Murad needed help with its inventory management. The personal care products company about 18 months ago was running out of popular SKUs, which was disappointing its customers, and it had excess inventory on other items, which carried a hefty cost.

Enter Charles Jones, senior director, supply chain at Murad. After joining Murad in November 2008, Jones’ top priority was transforming the troubling warehouse situation. Multichannel Merchant caught up with Jones to find out how he resolved the warehouse/inventory problems at Murad.

Q: How did Murad get into trouble with its inventory, and what has been done to change that situation?

A: I’ve consistently observed one distinct area of supply chain which many small- to mid-sized companies have problems resolving: How to manage inventory during an unforecasted momentous spike in sales. This scenario can be exhilarating for sales if the inventory is readily available, but can often be disastrous if inventory and safety stock levels aren’t sufficient to support the increased sales.

What tends to happen is supply chain departments overcompensate for this increased demand by procuring inventory based on an unknown variable--sales forecast peak. Consequently, when sales stabilize and return to normal levels, inventory is already purchased and thus, excess inventory is created.

As with other companies, Murad experienced the same growth pattern. To mitigate future risks, we made several changes to our production planning and forecasting processes. We increased collaboration between our sales, marketing and operations department resulting in trending reports to proactively identify gaps in our supply and demand operation.

Q: Could you provide some specifics on the major turnaround in Murad’s operations and fulfillment you spearheaded in the past year?

A: Along with the existing management, we all decided both structural and process changes were needed to support the vision of the supply chain department. We changed our philosophy from commodity planning to brand planning. This enabled the supply chain group to effectively collaborate and support other internal departments.

In addition, we created strategic, tactical and contingency plans for all processes within the department. With each plan, we assigned a specific goal, created a timeline and benchmarked our achievements.

One of the primary tasks was to optimize our supply chain planning software by validating the data and creating realistic planning parameters. When we conceptualized our 180-day strategic plan, the first step was to verify the realism of our existing supply chain planning parameters and if they could support our goals.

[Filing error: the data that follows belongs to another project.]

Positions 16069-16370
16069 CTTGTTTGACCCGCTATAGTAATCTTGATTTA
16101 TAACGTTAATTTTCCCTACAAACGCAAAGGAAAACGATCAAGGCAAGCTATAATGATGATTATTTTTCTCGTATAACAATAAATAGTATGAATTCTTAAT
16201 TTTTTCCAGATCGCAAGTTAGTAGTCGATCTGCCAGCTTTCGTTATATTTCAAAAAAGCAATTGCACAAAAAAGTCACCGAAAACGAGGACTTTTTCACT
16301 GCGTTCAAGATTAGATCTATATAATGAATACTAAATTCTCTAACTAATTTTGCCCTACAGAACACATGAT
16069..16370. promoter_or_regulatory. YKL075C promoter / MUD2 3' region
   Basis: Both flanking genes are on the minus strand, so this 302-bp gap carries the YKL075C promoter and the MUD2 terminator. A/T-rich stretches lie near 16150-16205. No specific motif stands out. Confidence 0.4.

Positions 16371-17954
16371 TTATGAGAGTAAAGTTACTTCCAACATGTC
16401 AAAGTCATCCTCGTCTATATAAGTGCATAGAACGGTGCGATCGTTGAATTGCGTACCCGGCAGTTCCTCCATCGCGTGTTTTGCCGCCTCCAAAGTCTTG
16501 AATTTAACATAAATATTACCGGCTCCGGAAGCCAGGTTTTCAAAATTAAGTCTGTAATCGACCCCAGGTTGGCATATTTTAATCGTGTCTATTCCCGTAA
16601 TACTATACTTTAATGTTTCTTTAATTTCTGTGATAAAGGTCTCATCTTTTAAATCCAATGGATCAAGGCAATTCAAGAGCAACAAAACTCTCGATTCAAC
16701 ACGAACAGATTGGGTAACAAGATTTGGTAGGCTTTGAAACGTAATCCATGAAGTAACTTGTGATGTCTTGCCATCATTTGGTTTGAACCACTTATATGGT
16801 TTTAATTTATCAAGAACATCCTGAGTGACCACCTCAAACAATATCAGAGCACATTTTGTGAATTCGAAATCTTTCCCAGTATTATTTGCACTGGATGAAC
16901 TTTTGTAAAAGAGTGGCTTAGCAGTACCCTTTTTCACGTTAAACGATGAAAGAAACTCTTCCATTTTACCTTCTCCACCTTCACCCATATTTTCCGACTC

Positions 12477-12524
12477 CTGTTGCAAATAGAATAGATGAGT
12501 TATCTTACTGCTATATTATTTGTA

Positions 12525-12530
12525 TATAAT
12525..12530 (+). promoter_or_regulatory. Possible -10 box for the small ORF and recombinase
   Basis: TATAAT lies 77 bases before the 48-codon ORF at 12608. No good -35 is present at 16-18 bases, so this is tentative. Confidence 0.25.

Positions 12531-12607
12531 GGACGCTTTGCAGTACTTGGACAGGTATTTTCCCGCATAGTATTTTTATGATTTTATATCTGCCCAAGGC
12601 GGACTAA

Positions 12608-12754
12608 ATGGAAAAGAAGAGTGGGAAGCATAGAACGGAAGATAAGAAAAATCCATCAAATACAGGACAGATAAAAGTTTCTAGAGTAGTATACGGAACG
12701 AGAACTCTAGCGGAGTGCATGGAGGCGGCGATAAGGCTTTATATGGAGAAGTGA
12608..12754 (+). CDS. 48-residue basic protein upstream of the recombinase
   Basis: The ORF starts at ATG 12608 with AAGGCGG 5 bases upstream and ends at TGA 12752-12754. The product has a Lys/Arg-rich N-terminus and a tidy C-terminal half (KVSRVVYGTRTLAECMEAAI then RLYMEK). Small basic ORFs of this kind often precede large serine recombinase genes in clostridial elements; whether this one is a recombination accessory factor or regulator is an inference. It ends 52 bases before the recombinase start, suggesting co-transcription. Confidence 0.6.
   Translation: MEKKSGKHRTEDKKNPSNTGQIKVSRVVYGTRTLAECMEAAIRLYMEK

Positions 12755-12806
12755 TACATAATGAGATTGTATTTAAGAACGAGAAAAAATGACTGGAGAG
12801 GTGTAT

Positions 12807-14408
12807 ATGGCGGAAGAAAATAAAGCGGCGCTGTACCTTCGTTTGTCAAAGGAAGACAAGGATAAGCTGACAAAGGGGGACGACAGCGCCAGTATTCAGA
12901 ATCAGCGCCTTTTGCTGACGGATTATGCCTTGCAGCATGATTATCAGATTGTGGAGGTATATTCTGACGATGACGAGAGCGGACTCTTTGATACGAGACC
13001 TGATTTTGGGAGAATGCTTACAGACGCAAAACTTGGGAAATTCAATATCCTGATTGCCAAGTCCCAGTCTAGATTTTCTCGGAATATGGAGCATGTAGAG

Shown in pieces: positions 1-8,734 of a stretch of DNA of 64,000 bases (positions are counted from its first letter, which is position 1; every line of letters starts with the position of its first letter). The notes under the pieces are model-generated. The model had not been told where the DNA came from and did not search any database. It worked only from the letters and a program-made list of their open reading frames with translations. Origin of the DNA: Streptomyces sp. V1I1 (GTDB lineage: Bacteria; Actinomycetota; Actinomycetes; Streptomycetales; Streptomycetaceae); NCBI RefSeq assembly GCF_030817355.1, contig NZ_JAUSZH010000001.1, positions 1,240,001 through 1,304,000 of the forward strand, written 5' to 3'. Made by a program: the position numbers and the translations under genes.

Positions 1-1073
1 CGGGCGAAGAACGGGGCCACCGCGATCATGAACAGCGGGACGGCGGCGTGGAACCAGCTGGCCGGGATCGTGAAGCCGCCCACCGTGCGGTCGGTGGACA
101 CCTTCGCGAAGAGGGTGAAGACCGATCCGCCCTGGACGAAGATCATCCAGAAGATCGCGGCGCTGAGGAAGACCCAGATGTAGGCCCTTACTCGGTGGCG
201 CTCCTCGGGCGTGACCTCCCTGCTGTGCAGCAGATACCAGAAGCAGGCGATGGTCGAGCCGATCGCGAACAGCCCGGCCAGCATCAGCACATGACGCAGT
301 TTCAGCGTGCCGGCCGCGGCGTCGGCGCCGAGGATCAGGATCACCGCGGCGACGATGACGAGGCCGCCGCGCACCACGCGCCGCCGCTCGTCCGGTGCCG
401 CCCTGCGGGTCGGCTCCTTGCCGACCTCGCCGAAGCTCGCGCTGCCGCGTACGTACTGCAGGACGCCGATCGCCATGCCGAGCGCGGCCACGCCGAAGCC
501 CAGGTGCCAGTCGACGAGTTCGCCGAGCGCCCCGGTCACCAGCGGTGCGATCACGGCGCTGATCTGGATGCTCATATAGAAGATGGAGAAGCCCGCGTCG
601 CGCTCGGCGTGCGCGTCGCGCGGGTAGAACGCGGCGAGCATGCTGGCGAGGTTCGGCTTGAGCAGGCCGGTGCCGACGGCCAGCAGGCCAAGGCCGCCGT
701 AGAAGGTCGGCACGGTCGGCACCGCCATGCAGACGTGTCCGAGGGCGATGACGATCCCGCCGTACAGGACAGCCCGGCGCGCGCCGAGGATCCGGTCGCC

Once we concluded the data integrity phase, we performed several real-time simulations, which involved sporadic supply and demand scenarios similar to those of every-day operations.

Q: How does inventory affect the day-to-day operations of the company? What needs to happen for things to flow smoothly?

A: In my opinion, inventory management is one of the single most contributing factors in the success or failure of a company. Murad supply chain department’s primary goal is to maintain an adequate supply of goods while minimizing inventory-carrying cost.

Maintaining sufficient inventory to adequately support sales while minimizing inventory-carrying cost are unfortunately competing goals and can be detrimental if not monitored. Although our ultimate goal is to satisfy and fulfill every order 100% complete, this would be very costly and unrealistic without maintaining an inordinate amount of safety stock inventory

On the other hand, it’s important for us to maintain our liquidity, which allows us to rapidly respond to market changes and invest when opportunities are present, creating potential growth. This can only be achieved if we do not constrain our cash flow by carrying excess inventory.

Last year, our supply chain team created balanced strategic goals that encompassed industry standard order fulfillment rates and competitive inventory carrying cost. After we implemented our processes, we maintained an order fulfillment rate of 98%-plus while reducing our inventory carrying cost by 27%, within a 12-month period.

In 2010, we anticipate reducing our inventory cost by an additional 25% while maintaining our high level of order fulfillment, resulting in a total inventory reduction of 52%.

Q: Can you explain what a just-in-time (JIT) system is, how it works and the specifics involved with the one you put in place at Murad?

A: The primary goal of JIT is adequately fulfilling customer inventory demands at the lowest possible carrying cost. This replenishment technique of warehouse distribution is a key factor of generating cash flow and often used when physical inventory space is limited.